'I want to change and better myself' - Employers urged to give former offenders a second chance

By Jessica Tyson

Employers were urged to give offenders a second chance at a careers expo held at the Auckland Region Women’s Corrections facility today.

As part of the Second Chance Career Expo, potential employers and education and training agencies were on-site to inform the women on further education and career opportunities.

Manukau Institute of Technology (MIT) program facilitator Leanne Rose says they have brought women in from correctional facilities in the past.

“I believe employees need to realise that these ladies have something to offer to society and themselves as well ... to build their own self-confidence and quality of life again," says Rose.

“We've had women that have been released come through into our programs because we've got a really good support group behind them.  It doesn’t matter how young or old those students are or where they come from, our job is to nurture them through that training and to get them back into the workforce.”

One offender says there are many challenges with regard to finding work.

“After being in here for so long, the biggest challenge is 'where to after here?'  How do we get there, being judged for being on parole, being limited and how does the process work out?”

Another woman said, “When you tell people you've been to prison, I’m worried that they're just going to close the door on me, because I really want employment, I just want to change and better myself."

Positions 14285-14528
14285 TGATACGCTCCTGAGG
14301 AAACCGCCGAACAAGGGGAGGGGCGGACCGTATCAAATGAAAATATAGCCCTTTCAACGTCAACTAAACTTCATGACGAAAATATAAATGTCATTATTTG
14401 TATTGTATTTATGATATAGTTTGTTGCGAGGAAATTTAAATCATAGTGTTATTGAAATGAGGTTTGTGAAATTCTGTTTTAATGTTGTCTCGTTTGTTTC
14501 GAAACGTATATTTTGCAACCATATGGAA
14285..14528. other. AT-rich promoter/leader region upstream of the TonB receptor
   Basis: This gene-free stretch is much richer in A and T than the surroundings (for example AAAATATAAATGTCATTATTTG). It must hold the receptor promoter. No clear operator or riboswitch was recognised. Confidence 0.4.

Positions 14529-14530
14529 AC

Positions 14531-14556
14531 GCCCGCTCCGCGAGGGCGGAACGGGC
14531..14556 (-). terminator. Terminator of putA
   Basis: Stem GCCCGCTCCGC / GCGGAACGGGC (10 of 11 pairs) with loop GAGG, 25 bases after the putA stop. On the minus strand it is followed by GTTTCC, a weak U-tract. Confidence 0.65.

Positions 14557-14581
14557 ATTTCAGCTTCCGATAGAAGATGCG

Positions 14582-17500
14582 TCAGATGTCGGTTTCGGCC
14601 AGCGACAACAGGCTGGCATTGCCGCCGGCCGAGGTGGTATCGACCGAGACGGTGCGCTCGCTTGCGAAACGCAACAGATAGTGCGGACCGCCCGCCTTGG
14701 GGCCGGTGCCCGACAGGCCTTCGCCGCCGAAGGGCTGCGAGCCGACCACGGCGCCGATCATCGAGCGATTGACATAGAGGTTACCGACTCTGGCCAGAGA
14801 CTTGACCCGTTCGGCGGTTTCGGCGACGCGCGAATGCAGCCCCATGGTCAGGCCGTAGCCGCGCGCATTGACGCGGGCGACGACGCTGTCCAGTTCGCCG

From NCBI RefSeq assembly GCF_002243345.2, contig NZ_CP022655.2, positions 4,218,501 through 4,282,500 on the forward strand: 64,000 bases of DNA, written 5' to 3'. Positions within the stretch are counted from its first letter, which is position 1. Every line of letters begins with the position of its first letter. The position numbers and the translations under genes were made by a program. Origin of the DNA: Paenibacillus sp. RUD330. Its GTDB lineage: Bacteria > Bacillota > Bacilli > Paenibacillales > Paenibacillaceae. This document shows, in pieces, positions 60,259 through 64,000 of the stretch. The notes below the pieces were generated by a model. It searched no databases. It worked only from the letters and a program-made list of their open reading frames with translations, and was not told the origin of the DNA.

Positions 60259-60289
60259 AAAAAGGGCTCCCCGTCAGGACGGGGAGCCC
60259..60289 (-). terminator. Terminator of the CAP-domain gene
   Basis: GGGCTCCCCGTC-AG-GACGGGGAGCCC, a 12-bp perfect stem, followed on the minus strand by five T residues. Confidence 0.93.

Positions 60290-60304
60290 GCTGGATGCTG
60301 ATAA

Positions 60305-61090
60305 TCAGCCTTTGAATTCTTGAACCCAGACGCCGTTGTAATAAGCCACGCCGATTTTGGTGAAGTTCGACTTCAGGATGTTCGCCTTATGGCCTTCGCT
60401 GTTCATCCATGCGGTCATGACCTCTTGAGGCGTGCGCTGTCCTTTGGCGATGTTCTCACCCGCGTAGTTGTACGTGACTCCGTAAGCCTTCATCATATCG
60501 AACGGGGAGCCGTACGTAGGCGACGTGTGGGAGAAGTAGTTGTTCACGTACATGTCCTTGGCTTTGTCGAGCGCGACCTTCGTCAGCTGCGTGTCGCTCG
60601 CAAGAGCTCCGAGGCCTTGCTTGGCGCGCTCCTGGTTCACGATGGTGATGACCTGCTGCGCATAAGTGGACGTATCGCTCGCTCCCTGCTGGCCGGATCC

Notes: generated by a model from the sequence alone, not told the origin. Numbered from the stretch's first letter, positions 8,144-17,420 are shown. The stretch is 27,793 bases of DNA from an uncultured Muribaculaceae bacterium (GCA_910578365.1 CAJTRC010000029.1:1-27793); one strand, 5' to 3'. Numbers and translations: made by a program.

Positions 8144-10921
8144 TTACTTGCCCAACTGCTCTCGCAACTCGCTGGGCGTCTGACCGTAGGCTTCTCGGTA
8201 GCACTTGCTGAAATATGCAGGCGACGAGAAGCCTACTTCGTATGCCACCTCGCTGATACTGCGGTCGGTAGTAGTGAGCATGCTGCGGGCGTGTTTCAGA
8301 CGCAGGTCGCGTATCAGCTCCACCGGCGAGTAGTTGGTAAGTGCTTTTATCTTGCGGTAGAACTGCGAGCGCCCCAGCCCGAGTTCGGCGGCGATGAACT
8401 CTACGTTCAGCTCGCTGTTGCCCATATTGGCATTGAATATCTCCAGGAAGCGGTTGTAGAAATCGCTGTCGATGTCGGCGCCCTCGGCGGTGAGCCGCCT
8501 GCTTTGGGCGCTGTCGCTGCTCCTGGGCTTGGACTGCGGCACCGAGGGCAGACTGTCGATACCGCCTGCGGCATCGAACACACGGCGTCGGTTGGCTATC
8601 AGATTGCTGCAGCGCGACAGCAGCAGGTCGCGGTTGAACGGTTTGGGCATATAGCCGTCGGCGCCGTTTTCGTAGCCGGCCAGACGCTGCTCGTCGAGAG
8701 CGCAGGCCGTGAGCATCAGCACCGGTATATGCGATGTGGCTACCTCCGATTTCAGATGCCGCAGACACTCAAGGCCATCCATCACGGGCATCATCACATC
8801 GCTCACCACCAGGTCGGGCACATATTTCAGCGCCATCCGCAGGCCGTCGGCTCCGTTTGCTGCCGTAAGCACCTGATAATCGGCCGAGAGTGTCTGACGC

The expo today was part of the This Way to Work programme which started in November 2016.  Since its establishment more than 3,000 offenders have been placed into employment across New Zealand.

According to Corrections, on average, over the last 12 months, 66 percent of community-based offenders have been placed in jobs and about 30 percent of released prisoners have been placed in jobs.

Minister of Corrections Kelvin Davis says the expo will help prisoners develop a career path and gain skills, qualifications and work experience to help secure a better future for themselves.

“Today’s expos are about showing prisoners that there are employers out there willing to hire someone with previous criminal convictions and give them a second chance," says Davis.

“This gives them a much better chance of securing employment and safely transitioning back into their communities.”

One woman at the facility today says she has benefitted from the expo.

“My ultimate goal would be to never come back to prison, to build a better future for my children and I would like to teach them and to give them what I never had.”

The next Second Chance Career Expos will take place at Whanganui Prison on September 5 and Otago Corrections Facility on October 29.